A lot of people are taking to remote for the first time because of the pandemic. While doing software engineering remote is well and good enough for most people, it’s the communication that they struggle with. If you do not see the other person what techniques can we use to get our thoughts through?
The points in discussion are very valid even for in-person communication. We are just discussing how to make them better in context of Remote.
The hardest hit of these are meetings. When there is nobody to laugh at the jokes, how do we measure the impact?
Many meetings happen because they can. If you are not getting feedback from people in the meeting, not allowing them to build off each others ideas, then the meeting could have been an email.
Atlassian has published a guide to check if your meeting is necessary.
Many a time we tack on people for meetings, but at the end don’t invite the most necessary people. As Julie Zhuo writes in Making of a Manager, if the design team has a meeting to push backward all the dates for engineering team, the result is disharmony. But if representatives from the engineering team themselves are invited and a decision is made with suggestions from both parties, then it gains trust from both departments.
Harvard Business Review has a calculator for finding the cost of each meeting
It might seem wasteful on the part of the manager.
Oh! I’m going to meet them in person in a few hours, I will explain it then.
But do remember that springing surpises on people isn’t the best way to get feedback from anyone. Everyone takes some time to actually understand the graphs and bullet points that are spread on a PowerPoint presentation.
If you give people an agenda on what is to be discussed:
- They are aware that this is a meeting they should attend
- Allows people to catch up on what has been discussed even in between action items
- Actually prepare points to discuss.
- A prepared person can beat group-think.
NoteJoy has examples and templates for you to write an effective meeting agenda
As a meeting host gathering feedback, it is possible that you understand what the results of the meeting are. But if you do not communicate that with the attendees, then the meaning and ownership are lost on them.
- Meeting results are to be actionable.
- Each meeting result has to be under the ownership of a person
- It should be documented through email or any other note service used.
It doesn’t have to be immediate. Time can be spent after the meeting to calculate costs of alternatives discussed during the meeting and included in the results to reach an effective solution.
Or some other software where employees are divided into channels and predominantly text/image based communication happens.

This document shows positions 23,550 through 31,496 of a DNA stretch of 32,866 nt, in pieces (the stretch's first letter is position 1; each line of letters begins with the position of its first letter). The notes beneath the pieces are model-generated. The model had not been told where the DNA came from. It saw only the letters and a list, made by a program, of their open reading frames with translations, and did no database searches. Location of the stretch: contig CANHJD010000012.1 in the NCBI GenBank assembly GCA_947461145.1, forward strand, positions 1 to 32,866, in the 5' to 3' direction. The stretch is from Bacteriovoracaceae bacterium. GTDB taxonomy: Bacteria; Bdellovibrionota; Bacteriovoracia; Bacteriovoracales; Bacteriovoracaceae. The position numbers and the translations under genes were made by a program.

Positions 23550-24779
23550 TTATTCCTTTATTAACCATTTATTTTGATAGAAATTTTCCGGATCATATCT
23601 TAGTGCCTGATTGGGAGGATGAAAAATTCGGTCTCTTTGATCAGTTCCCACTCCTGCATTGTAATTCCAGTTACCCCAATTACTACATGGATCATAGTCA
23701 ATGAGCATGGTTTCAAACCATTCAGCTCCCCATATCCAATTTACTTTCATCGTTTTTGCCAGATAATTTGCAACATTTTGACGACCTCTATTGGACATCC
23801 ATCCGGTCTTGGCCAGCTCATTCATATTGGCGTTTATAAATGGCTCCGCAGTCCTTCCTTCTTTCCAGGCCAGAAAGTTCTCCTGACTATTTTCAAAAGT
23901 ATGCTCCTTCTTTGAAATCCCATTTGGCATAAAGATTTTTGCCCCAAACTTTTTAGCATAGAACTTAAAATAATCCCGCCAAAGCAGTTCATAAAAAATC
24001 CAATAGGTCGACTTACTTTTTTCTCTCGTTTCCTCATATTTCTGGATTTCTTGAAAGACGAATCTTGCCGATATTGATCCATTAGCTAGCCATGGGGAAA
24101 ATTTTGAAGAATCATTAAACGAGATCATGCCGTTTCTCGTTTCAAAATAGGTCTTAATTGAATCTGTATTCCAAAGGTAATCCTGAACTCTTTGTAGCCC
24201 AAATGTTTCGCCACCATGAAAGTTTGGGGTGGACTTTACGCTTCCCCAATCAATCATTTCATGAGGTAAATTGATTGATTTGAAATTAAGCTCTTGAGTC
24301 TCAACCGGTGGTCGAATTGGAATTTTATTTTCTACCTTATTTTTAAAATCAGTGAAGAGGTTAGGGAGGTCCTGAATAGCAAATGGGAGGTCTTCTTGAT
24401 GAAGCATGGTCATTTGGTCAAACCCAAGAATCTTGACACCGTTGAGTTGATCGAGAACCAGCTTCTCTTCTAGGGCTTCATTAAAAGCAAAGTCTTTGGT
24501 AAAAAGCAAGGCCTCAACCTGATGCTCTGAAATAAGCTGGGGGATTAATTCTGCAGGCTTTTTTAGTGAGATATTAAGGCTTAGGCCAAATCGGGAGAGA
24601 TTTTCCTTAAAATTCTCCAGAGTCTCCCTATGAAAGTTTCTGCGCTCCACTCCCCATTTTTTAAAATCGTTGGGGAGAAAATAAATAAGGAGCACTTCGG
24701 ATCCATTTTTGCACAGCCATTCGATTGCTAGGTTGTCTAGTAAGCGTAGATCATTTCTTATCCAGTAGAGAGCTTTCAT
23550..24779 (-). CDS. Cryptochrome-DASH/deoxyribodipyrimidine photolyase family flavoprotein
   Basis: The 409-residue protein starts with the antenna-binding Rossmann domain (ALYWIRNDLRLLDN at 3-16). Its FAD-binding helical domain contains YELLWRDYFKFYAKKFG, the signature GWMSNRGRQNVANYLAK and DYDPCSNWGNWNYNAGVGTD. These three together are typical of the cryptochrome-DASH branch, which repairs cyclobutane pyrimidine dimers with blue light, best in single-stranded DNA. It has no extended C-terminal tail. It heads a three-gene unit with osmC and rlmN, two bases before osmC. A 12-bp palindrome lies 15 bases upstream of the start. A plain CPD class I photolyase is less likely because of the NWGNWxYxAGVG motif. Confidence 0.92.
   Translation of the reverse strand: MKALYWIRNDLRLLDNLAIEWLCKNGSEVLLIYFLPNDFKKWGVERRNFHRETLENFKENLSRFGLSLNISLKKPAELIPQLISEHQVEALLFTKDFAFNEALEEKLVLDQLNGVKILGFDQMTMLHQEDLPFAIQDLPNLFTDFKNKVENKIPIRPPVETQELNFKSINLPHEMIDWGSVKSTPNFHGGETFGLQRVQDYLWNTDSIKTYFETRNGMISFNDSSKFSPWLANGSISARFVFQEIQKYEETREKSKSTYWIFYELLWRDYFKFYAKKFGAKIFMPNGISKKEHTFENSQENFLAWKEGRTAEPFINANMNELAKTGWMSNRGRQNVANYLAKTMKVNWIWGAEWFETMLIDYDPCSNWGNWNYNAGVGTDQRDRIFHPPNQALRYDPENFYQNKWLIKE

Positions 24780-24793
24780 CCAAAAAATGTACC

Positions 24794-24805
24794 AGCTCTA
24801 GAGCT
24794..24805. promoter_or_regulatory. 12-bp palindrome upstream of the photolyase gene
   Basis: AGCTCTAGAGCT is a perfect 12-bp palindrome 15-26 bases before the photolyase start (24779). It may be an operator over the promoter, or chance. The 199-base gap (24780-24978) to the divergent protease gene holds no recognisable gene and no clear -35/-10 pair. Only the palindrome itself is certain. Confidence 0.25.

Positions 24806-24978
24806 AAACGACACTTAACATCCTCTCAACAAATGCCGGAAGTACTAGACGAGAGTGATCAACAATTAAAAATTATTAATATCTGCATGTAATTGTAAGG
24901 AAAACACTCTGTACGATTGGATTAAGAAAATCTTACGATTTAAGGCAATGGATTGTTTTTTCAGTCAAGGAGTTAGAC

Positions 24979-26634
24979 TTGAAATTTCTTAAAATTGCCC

Channels are very useful for general questions. This is primarily because:
- Anyone can answer your query
- Other people might have same query as yours in the future.
- The project manager can collect common questions and add it to documentation FAQ.
So many companies outright ban personal communication for work and prefer channels for all communication.
Arkency has a guide explaning why their teams are asked to stick to channels
But also know that this is helpful only when the teams are divided into very small channels. Assume the case where an employee wants to discuss if confirmation has to be added in his secuity design. To communicate this in a channel with all employees, they would have to explain the entire context in anticipation that even other employees should ‘get’ where the alert box is. If it gets too big, no one reads, the only person who could answer in the first place also gets confused. When this happens, you would see that all communication in the channel has been striped down to Can I have a call? which is more harmful that the original intention of the rule.
Remote Teams communicate mostly through written text (if you don’t then, aspire to communicate through written text). This is because unlike videos, text is indexable and searchable for all the employees. Even if you don’t show up during a specific time, you can provide feedback to an RFC or go through all the comments as they happened.
Basecamp Guide to their Internal Communication is a great primer on this.
Often times we ‘see’ people only when they make a mistake. Because of the channel rule, this often leads to pointing fingers in a public group. While this is fine, it is a criticism with some feedback, it is still important that it is kept to the people who need to hear it. If you have feedback for a person in the design team, add it to the respective channel, would the others in the company be interested in it? Probably not.
However the opposite holds true when you want to praise an employee for their work. Choose the largest channel where it does not get annoying and offer praise. It inspires other employees to do better and let’s project managers, HRs, business executives to notice the employee.
Remember that the CEO cannot see you in the elevator ask you about work. People can forget that you are working there unless you tell them.
Sometimes you can have anyone can join team meetings/watercooler moments to keep your yourself close to your collegues. Remote companies don’t have watercoolers, cafeterias or free gyms. To see other employees, to feel part of a company sometimes, it helps to meetup (virtually) in some zoom coffee shop background.
You could also have Basecamp (or similar) software setup to ask all the employees social questions so they can communicate amongst themselves on common interests.
Olark talks about their watercooler zoom chats
Practice Social Distancing and Stay Safe Everyone.